Thursday, 13 May 2010

New Government must address poverty on the streets

The Cardinal Hume Centre is situated in Westminster, just around the corner from Whitehall and down the road from Parliament.
The powerful and wealthy share the same streets with the homeless, drug users, the undocumented and unemployed. The problem is that the powerful and priveliged seem oblivious to those around them who struggle to get by on a daily basis.
This sanitation process between the two groups was nowhere more in evidence than at the recent general election when the issue of poverty rarely came up in a contest that at times came to resemble a series of the X-factor.
This is in a country where more than one million children live in overcrowded accommodation, drug addiction is on the increase and 500,000 plus undocumented workers struggle by in the twilight zone. All of these people can be found on the streets around the Palace of Westminster and many finish up at the Cardinal Hume Centre (CHC).
The Irish descended chief executive of CHC Cathy Corcoran is appalled at what she has seen. “I am genuinely ashamed, at the depths of poverty in this country,” said Corcoran. “When a mother does not know where the money is coming from to feed her children, it is the same poverty as is seen overseas. When we did a survey of people coming here, it was shocking the number caught up in that situation.”
The CHC comprises a 32 bedroom hostel for 16 to 21 year olds and an eight bed hostel for people in recovery from substance misuse. There is a one year limit on staying in the hostels, with the emphasis on moving people to live independently and get employment. There are english classes, IT training , adult literacy, parenting and life skills, immigration and employment advice plus work experience available.
The family centre is where women can bring their young children, then attend other classes in the building. The drop in primary healthcare service has a GP and psychiatrist available. It offers general counselling and alcohol/drug counselling and treatment. The CHC also runs a mentoring system.
The problems faced are numerous and varied. Nian Baban attends the family centre most days with her three year old. She also has a nine and seven year old and lives in a one bedroom flat with her husband. The family have been living in the flat for 11 years and have been seeking to get larger accommodation. Baban explains how difficult it is for her and three children to all sleep in one 10 x 6 ft room. Her husband sleeps on the sofa. “We are nearly divorced, our relationship has suffered due to these conditions. I have depression,” said Baban, who is one of 2.3 million people living in overcrowded conditions in the UK, according to the National Housing Federation. 3,000 households in Westminster are living in temporary accommodation.
The drug culture that it is so easy to get caught up in can destroy lives as the story of Kerry Norridge proves. Brought up in a stable family in Oxford, Norridge fell into the drug culture during his teenage years. By the age of 20 he was addicted to heroine. “I found I couldn’t hold down a job or sustain relationships,” said Norridge. “I became parasitic with girl friends. They provided somewhere to live, food and a mother figure. I did driving jobs, worked on building sites, they never held my attention for long.”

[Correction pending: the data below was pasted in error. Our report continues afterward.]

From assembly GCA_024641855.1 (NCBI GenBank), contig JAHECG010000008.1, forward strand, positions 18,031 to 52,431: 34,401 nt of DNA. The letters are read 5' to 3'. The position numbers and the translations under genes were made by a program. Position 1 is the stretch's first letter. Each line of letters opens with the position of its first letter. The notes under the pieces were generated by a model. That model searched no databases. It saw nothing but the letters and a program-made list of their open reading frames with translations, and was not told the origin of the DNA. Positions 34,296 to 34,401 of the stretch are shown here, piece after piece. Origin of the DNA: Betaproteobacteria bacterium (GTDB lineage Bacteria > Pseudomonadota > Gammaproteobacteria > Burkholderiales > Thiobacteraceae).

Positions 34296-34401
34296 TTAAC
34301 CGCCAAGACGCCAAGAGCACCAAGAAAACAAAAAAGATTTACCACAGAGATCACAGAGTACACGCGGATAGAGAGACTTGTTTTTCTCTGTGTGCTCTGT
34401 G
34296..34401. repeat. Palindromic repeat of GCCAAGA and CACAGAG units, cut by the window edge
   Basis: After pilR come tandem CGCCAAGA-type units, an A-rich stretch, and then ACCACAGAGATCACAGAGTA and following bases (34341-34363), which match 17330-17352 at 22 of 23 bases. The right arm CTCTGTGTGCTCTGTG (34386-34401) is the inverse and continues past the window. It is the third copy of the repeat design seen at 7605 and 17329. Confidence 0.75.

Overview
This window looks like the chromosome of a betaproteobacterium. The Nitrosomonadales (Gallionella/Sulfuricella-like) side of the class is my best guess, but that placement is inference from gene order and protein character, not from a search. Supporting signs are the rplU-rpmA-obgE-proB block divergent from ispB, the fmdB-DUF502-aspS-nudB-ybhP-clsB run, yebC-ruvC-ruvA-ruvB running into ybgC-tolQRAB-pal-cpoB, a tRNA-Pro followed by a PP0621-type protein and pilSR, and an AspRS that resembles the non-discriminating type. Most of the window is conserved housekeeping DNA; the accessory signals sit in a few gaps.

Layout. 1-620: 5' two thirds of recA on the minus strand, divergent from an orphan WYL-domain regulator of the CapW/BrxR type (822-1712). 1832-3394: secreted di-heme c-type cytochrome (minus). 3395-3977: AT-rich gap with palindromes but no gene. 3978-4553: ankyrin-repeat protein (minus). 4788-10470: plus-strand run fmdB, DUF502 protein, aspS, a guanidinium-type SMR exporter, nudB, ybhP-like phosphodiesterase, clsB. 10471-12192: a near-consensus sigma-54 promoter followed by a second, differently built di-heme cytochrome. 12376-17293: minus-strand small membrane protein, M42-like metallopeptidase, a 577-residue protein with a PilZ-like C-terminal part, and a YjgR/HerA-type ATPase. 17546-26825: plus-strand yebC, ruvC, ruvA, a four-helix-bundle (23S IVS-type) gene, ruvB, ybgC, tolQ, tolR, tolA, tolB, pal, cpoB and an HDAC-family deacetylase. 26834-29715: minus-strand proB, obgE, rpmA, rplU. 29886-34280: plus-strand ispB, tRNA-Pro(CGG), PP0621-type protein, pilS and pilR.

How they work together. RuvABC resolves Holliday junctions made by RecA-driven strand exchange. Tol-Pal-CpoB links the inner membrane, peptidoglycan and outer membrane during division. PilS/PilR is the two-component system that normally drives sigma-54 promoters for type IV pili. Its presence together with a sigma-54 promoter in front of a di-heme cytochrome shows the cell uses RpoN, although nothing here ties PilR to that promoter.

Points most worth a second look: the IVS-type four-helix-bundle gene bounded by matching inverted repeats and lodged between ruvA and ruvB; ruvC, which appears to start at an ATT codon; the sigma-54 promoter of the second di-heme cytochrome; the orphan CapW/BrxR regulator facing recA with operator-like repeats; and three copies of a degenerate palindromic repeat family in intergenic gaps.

In the end in his late 20s he left his partner and cut off from his family in order not to cause anymore hurt. He then did various jobs, like selling the Big Issue, just to pay for the drugs. “I was running away, never dealing with the issue. It got dark and lonely and I felt very isolated,” said Norridge, who admits to reaching an all time low when he thought he was about to die in “a sad lonely way.”
A fellow hostel dweller encouraged him to go to Narcotics Anonymous and it was from here that the long road to recovery began. He applied to Westminster Substance Misuse team who then put him into detox and rehabilitation. He came to the CHC. “This was a fantastic move for me, they are positively focused at getting people into a meaningful life,” said Norridge, who while living in the hostel learned basic things like washing his clothes, housekeeping and budgeting. He is now living independently in a flat in north London and is on a drama course to become an actor. “At Easter my parents came down. I made food, we went sight seeing, it was beautiful,” said Kerry, who is keen to stress that if the right type of help is offered people in his situation can get out of the underclass and start building a life.
The CHC sees a lot of undocumented workers around the area, working in the twilight zone, often exploited. One policy that would help this group is a regularisation (or amnesty).
Amina Shor came to the UK from Lebanon in 2003. She is struggling to bring up three children, having split from her husband. She has learned English and wants to contribute. “I am on income support but want to get out to do something for the future. After August I am going to apply for citizenship,” said Shor.
It must now be hoped that with the election over, that members of the government can find their way down the road to CHC and others dealing with the symptoms of poverty in our society. It is no good for those who hold power to occupy the same pavement space as the poor and conduct a dialogue of the deaf. Real change can only happen if the two sides come together genuinely committed to finding solutions.

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